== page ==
We are apt to think it is a most deplorable thing that sin still indwells us and to imagine it would be far better if we were rid of it. But that is our ignorance. Yes, it is something worse: it is a spirit of opposition to God, a rebelling against His dealings with us, an impugning of His wisdom, a casting reflection upon His goodness. Since He has given such abundant proofs that He has our best interests at heart, it must be most reprehensible for any to call into question His ways with them.

Rather, may we be fully persuaded that our loving Father would have completely removed "the flesh" from the soul of His children at the moment of their regeneration—had that been for their highest welfare. Since He has not done so, we must confidently conclude that God has a benevolent purpose in allowing sin to indwell them, to the end of their pilgrim journey. But does His Word furnish any hints of His gracious designs therein? Yes—but we must now limit ourselves unto one of them.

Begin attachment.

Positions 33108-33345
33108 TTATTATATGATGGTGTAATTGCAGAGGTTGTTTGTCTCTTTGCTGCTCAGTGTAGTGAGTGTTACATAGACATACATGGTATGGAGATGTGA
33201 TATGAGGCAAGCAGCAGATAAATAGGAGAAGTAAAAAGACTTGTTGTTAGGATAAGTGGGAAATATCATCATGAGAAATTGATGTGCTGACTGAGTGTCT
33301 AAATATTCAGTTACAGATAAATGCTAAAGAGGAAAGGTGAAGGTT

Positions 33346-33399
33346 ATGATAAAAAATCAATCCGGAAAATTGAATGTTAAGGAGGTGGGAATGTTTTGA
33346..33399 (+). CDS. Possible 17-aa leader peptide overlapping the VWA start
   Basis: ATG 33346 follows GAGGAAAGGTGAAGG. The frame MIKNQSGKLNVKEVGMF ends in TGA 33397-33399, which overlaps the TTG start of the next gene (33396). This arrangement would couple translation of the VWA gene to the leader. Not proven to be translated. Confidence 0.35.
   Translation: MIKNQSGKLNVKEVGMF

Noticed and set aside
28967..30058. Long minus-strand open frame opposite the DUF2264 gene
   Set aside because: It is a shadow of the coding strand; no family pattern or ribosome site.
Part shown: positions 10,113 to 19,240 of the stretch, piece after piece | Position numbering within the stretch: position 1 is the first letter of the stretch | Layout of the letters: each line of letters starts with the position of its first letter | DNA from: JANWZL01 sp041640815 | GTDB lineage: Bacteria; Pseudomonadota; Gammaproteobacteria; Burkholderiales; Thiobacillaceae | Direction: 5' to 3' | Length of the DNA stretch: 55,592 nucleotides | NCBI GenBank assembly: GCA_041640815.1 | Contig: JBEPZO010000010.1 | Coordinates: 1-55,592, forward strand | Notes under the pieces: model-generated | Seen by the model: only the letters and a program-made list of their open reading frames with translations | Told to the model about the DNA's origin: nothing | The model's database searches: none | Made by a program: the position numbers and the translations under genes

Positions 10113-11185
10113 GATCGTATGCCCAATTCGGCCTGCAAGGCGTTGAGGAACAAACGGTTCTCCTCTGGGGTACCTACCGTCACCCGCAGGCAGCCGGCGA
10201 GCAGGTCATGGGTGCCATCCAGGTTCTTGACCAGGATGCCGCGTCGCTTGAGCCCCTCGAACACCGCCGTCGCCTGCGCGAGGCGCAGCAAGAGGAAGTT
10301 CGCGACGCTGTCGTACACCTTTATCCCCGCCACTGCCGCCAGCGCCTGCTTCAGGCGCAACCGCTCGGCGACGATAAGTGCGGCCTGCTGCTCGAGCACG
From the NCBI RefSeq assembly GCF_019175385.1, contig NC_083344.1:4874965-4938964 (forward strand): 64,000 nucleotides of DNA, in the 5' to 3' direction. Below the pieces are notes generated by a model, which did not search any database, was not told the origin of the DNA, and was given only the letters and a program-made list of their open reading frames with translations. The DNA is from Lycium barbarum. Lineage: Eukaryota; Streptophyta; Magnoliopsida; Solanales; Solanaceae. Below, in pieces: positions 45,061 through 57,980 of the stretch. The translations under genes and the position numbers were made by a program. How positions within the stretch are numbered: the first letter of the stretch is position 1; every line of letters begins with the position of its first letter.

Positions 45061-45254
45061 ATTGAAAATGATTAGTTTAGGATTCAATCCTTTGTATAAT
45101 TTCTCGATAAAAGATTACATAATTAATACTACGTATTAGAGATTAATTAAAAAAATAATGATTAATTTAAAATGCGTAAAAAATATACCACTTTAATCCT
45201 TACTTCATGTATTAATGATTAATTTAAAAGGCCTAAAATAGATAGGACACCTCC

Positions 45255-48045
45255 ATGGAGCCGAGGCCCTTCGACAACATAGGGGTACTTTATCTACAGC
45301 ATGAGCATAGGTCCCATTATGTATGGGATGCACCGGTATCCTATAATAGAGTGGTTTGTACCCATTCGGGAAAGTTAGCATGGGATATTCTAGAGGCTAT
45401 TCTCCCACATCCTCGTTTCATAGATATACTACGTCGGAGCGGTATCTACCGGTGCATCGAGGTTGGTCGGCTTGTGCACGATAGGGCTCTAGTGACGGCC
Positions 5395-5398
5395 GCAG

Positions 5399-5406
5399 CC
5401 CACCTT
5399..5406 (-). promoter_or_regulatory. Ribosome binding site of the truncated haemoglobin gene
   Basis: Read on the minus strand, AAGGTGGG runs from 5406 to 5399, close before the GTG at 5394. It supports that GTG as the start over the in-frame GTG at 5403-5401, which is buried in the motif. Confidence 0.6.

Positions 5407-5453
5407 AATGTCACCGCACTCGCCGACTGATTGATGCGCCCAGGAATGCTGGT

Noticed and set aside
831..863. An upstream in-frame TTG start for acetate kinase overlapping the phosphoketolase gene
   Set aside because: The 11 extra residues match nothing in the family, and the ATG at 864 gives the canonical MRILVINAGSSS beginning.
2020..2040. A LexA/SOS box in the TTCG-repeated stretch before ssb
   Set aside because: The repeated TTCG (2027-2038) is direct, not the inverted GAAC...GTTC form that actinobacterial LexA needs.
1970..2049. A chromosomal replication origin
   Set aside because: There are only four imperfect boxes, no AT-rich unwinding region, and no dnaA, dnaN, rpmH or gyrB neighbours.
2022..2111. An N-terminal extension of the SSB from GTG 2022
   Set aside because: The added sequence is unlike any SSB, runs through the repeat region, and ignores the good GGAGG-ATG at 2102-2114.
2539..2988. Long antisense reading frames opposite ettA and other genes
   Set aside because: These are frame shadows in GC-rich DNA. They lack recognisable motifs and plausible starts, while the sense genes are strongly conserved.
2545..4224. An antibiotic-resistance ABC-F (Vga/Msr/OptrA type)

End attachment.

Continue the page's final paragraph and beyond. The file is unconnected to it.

God leaves sin in His people—to promote their humility. There is nothing which He abominates, so much as pride. In Proverbs 6:16-17, the Holy Spirit has listed seven things which the Lord hates, and they are headed with "A proud look"! God feeds the hungry—but the rich He sends empty away. He "gives grace unto the humble," but "resists the proud" (James 4:6). It is the egotistical and self-satisfied Laodiceans who are so loathsome in His sight—that He spues them out of His mouth (Rev 3:16-17).